Old buildings like the Sheldonian have a life of their own – a vitality accreted in the mortar over its many years of use - in which one can connect with the many people whose lives the building has touched: from the original benefactor, architect and builders; through the many students and academics who have passed through its halls; to the myriad of talented musicians who regularly perform in the space.
From the exterior the theatre has a unique character – standing elegantly aloof from its neighbours in spite of being an integral part of the University. Having enjoyed many concerts at the Sheldonian, I went with great anticipation to last night’s Late Night Opening hoping for a glimpse behind the scenes into the building’s private persona. Once inside almost alone after the last degree had been awarded, the last point had been debated and the last violin string plucked, I found that pomp and ceremony had left the building redolent in its own architectural glory echoing to the many feet and voices who have visited the building since Christopher Wren completed it in 1669.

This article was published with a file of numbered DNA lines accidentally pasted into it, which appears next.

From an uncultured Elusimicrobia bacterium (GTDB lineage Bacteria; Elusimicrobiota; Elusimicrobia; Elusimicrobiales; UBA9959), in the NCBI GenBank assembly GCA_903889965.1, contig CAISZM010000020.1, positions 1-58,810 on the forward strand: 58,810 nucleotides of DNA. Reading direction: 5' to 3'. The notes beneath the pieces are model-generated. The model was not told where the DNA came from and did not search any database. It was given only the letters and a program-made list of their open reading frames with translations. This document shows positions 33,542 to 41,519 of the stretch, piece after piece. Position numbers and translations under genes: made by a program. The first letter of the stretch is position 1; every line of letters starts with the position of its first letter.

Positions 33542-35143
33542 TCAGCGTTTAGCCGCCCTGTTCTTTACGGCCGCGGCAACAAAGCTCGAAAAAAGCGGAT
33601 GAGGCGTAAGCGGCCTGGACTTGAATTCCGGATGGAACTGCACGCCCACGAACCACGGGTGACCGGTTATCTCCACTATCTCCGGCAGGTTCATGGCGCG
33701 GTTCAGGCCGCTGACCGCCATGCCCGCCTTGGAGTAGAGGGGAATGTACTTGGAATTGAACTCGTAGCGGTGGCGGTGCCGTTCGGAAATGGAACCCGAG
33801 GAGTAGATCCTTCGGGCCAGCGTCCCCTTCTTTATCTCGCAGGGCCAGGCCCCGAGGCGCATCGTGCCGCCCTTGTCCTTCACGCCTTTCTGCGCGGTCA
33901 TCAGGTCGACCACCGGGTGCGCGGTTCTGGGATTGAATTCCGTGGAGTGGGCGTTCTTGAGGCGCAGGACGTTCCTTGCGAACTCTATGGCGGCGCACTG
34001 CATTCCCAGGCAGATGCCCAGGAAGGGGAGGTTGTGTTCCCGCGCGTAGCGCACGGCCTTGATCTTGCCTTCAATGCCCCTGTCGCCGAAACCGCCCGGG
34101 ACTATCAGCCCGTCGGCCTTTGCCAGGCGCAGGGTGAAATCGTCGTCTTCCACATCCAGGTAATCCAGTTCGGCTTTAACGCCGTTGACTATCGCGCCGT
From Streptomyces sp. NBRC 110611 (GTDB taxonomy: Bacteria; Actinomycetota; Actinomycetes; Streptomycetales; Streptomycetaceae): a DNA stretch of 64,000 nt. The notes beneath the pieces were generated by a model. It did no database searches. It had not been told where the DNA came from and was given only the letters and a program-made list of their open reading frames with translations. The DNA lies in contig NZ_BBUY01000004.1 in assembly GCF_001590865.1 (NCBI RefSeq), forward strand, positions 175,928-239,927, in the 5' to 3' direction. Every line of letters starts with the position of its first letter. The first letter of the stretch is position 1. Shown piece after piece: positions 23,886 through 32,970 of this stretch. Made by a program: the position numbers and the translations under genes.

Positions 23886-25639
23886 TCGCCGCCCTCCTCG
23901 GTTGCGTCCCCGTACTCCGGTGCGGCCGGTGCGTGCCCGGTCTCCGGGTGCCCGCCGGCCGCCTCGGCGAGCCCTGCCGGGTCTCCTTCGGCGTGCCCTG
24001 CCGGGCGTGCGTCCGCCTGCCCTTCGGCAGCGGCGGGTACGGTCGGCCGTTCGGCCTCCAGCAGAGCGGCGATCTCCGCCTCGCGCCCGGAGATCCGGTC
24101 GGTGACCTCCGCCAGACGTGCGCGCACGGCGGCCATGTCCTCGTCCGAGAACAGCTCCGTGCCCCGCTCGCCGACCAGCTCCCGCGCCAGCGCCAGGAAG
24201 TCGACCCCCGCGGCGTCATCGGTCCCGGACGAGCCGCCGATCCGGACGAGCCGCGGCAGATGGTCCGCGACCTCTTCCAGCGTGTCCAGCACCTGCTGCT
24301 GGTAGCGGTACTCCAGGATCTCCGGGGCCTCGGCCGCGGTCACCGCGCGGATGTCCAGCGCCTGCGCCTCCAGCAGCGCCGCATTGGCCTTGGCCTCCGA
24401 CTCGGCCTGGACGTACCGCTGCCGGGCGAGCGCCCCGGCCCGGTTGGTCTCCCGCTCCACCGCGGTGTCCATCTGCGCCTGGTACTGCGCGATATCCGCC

For less than the cost of a decent glass of wine, you can sit alone with the lengthening shadows in the main hall admiring the “new” organ, controversially installed in 1999, behind the “old” Victorian casing or reflect on the newly restored flush of colours in Robert Streater’s ceiling. You can then wind your way unescorted up the worn and creaking oak stairs to the theatre’s attic – an impressive and complex geometric array of substantial oak beams, once a technological marvel - and finally you reach the building’s crowning cupola within touching distance of some dreaming spires and with panoramic views of wider Oxford and its surroundings. Last night’s lowering skies over the curls of medieval chimney pots reflected Lyra’s Oxford in my eyes.
At 346 years of age, the Sheldonian shows sign of age in the polish where fingertips have rested on bannisters and the gently concave stairs are comfortingly worn by the tread of many feet. Such creaky floors and winding staircases speak of centuries of accumulated experience and while on this tour there were tantalizing glimpses of lost faces in the shadows and just around every corner the dying strains of countless melodies could be heard. The building’s recent award-winning face lift gives it sparkle and an eye to the future - a vista certainly worth admiring.